This article describes the procedures and rationale for the selection of test items and criterion-referenced standards associated with the aerobic functioning component of the Brockport Physical Fitness Test. Validity and reliability information is provided for the 1-mile run/walk, the PACER (16-m and 20-m), and the Target Aerobic Movement Test. The relevance of these test items and standards for youngsters with mental retardation and mild limitations in fitness, visual impairments (blindness), cerebral palsy, and spinal cord injuries, and for those with congenital anomalies or amputations is highlighted. Information on the attainability of the selected standards also is provided. Possible topics for future research are suggested.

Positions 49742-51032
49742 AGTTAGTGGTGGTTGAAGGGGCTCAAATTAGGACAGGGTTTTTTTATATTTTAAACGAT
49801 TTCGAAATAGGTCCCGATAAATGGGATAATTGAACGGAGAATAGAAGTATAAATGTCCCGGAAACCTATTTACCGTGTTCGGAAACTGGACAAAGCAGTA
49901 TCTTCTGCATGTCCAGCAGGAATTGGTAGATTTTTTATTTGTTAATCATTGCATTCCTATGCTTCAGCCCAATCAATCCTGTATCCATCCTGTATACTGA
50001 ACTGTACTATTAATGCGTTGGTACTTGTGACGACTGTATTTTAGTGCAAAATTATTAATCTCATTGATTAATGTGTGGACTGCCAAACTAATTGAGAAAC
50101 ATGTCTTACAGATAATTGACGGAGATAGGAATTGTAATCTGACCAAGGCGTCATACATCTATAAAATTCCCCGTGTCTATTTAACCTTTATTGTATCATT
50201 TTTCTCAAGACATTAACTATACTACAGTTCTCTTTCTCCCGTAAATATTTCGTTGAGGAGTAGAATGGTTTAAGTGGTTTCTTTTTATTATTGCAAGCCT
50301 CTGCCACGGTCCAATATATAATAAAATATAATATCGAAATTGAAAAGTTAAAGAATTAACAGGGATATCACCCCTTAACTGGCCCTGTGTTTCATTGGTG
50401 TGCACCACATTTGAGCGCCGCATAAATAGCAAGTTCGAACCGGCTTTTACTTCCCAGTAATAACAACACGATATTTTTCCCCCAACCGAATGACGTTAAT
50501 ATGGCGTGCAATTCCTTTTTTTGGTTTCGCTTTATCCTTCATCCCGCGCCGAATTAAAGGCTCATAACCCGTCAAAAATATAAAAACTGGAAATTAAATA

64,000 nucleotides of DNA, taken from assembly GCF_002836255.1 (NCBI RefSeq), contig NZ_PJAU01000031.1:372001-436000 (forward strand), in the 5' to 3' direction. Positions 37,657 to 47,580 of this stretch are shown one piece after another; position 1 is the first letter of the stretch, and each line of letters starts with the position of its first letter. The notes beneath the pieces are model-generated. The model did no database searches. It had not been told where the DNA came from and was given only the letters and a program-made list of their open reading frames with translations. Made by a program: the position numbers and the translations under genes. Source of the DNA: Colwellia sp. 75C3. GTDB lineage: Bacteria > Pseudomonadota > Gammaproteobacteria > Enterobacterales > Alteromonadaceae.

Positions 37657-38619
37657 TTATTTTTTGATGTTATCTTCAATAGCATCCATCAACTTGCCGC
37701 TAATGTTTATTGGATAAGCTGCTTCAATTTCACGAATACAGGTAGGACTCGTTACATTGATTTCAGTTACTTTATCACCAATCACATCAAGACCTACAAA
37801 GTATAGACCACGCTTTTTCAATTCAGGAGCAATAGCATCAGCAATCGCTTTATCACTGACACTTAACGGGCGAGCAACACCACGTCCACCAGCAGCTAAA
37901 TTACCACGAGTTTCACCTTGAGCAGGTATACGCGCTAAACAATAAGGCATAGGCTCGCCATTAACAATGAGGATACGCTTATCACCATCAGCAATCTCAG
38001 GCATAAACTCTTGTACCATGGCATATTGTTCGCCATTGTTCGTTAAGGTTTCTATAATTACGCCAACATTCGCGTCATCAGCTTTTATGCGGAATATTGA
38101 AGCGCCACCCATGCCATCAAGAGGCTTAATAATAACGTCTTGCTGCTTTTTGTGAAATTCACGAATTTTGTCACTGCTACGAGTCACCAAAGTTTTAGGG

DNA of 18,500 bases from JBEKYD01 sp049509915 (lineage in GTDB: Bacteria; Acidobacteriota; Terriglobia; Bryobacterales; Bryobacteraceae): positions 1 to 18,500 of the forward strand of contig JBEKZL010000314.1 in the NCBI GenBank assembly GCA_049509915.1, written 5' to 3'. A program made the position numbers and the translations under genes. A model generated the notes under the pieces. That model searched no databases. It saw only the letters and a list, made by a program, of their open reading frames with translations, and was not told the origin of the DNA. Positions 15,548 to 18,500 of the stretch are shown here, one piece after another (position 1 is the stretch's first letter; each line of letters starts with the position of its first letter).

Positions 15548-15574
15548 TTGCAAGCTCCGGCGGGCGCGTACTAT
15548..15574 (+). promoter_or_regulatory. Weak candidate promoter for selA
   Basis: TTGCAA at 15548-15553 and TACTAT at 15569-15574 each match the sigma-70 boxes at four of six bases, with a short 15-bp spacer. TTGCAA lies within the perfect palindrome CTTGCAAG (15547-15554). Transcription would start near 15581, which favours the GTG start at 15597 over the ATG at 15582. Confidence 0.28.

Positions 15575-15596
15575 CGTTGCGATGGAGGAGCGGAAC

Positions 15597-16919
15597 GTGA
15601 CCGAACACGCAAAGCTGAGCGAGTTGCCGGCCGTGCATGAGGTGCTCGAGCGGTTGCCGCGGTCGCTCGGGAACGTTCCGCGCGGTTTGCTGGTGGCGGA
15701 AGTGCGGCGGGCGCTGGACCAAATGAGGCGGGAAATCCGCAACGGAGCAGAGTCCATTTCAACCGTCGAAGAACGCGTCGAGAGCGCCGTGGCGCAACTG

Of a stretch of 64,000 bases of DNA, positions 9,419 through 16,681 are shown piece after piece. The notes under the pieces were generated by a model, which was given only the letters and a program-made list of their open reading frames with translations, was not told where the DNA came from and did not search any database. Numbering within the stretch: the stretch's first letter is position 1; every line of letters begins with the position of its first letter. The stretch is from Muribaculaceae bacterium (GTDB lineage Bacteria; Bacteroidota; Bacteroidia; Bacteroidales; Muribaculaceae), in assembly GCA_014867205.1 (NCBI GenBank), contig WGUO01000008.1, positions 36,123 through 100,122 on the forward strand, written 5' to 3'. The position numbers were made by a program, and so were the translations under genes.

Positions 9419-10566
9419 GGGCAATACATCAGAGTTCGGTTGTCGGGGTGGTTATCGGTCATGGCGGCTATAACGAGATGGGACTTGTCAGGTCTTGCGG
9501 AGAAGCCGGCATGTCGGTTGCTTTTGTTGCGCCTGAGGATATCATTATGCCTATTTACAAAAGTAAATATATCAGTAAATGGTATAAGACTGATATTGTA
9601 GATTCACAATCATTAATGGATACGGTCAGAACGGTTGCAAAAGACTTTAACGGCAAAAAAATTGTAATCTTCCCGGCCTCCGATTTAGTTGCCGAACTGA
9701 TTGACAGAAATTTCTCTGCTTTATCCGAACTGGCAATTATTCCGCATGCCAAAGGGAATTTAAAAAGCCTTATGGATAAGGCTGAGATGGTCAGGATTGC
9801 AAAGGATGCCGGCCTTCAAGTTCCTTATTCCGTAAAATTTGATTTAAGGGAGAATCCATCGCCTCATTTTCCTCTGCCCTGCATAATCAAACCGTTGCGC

Martin E. Block, Yeshayahu Hutzler, Sharon Barak and Aija Klavina
The purpose was to validate a self-efficacy (SE) instrument toward including students with disability in physical education (PE). Three scales referring to intellectual disabilities (ID), physical disabilities (PD), or visual impairments (VI) were administered to 486 physical education teacher education (PETE) majors. The sample was randomly split, and exploratory and confirmatory factor analyses (EFA and CFA, respectively) were conducted. After deleting items that did not meet inclusion criteria, EFA item loadings ranged from 0.53 to 0.91, and Cronbach’s alpha reliability was high (for ID = .86, PD = .90, and VI = .92). CFA showed that the ID scale demonstrated good goodness-of-fit, whereas in the PD and in the VI scales demonstrated moderate fit. Thus, the content and construct validity of the instrument was supported.
Mary Ann Devine